Materials: Pens, Paper, Copies of “Iris” Short Story, Cloth (multiple colors), print making materials, string, paint, computer, speakers, projector, transportation

Student Activities:

1)      Students will write about a dream(s) they would like to achieve in their life.  The will examine these dreams and write about if anyone has ever tried to dissuade them from their dream and why they might have done so.

2)      Students will watch the youtube video “We Stopped Dreaming” and will write and discuss about the importance of realizing our dreams both on a personal and societal scale.

3)      Students will read “Iris” by Herman Hesse and discuss how the protagonist lost his dream from childhood and what he had to do to reclaim.  During this activity students will be asked to consider why people abandon their dreams.

4)      Students will meet with a member of the Buddhist community (perhaps at a Buddhist center) and learn about prayer flags, which send their prayers to humanity when they are blown by the wind.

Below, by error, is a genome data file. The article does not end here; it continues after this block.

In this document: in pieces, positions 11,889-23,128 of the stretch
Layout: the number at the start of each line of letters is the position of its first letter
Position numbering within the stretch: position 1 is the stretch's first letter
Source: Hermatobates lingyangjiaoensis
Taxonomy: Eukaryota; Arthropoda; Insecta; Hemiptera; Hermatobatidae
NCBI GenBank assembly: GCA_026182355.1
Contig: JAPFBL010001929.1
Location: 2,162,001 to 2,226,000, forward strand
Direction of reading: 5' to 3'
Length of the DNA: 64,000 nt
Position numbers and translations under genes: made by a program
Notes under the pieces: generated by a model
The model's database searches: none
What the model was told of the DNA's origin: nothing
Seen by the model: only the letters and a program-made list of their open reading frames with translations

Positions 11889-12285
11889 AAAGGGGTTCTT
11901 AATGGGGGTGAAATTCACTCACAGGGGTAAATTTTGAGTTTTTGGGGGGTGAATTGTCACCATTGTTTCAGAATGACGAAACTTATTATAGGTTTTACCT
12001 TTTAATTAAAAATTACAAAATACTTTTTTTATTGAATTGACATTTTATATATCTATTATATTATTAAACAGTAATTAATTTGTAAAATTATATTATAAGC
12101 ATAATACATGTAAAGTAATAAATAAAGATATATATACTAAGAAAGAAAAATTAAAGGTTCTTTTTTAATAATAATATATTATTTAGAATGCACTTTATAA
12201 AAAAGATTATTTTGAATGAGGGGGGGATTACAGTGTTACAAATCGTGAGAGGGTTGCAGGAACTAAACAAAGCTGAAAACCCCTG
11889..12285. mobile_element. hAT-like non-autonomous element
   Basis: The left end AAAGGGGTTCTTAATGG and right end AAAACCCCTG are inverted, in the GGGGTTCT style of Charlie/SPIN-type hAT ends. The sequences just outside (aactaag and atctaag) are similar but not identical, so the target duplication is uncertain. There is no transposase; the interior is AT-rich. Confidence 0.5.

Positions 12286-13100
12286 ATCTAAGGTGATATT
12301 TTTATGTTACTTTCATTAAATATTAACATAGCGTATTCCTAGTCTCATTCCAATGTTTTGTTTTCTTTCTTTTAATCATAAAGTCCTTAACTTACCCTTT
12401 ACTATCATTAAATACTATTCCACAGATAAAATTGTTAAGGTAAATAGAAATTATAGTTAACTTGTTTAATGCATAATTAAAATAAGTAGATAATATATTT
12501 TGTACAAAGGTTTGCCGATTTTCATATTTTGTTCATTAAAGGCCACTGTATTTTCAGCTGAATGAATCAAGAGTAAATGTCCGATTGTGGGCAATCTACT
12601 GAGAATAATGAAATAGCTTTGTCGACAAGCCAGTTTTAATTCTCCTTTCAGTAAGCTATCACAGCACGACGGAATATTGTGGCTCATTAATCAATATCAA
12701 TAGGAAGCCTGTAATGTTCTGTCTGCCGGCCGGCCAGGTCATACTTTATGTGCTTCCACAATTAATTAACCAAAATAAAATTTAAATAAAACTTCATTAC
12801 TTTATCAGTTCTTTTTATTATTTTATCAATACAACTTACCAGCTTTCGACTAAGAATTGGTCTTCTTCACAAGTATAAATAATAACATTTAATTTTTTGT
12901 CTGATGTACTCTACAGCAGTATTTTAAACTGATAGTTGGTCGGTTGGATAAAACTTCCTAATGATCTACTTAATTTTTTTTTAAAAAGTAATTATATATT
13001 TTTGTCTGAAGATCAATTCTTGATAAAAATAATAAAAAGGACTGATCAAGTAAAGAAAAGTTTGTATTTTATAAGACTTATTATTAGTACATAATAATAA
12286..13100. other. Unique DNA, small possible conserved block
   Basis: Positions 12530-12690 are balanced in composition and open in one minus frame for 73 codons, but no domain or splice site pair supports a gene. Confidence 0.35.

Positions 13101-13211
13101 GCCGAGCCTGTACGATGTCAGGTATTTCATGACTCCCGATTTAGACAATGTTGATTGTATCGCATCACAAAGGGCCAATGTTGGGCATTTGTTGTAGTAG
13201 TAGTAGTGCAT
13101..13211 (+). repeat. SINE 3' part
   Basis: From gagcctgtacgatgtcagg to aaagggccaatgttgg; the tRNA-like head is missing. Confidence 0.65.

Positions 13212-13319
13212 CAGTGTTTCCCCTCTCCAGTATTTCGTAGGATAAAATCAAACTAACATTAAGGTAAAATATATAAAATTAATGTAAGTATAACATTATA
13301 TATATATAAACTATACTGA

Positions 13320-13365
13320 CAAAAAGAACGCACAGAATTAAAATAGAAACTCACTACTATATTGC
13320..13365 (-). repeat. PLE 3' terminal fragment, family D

5)      Students will reexamine the dreams they wrote about and will design a “dream flag” that reflects the dream they wish to achieve.  On it they must create a symbol for their dream and must also include a small amount of text, in a similar fashion to prayer flags.  After these flags are designed and created they will be strung together in small groups so that they resemble prayer flags.

6)      Students will hang their “dream flags” around the school and community.  This will remind them to strive for their dreams everyday while also proudly displaying their desires to others.  Additionally, it is my hope these “dream flags” will help people of all ages from around the community to remember and realize their own dreams.

Evaluation/Assessment: Most of the assessment from this lesson will be gauged by the student’s ability to express and pinpoint their dreams in an artistic manner.  Additionally, being able to accept a culture that might be different from you will be measured as will the ability to respect other’s dreams.  Students will also be assessed on their ability to critically engage a text and video.

Who Cares About This Planet?

Our discussion in class last night reminded me of this video which questions the way people view environmental matters.  The issues of corporate greed and zombie-like consumerism takes center stage.

Brown vs. BOE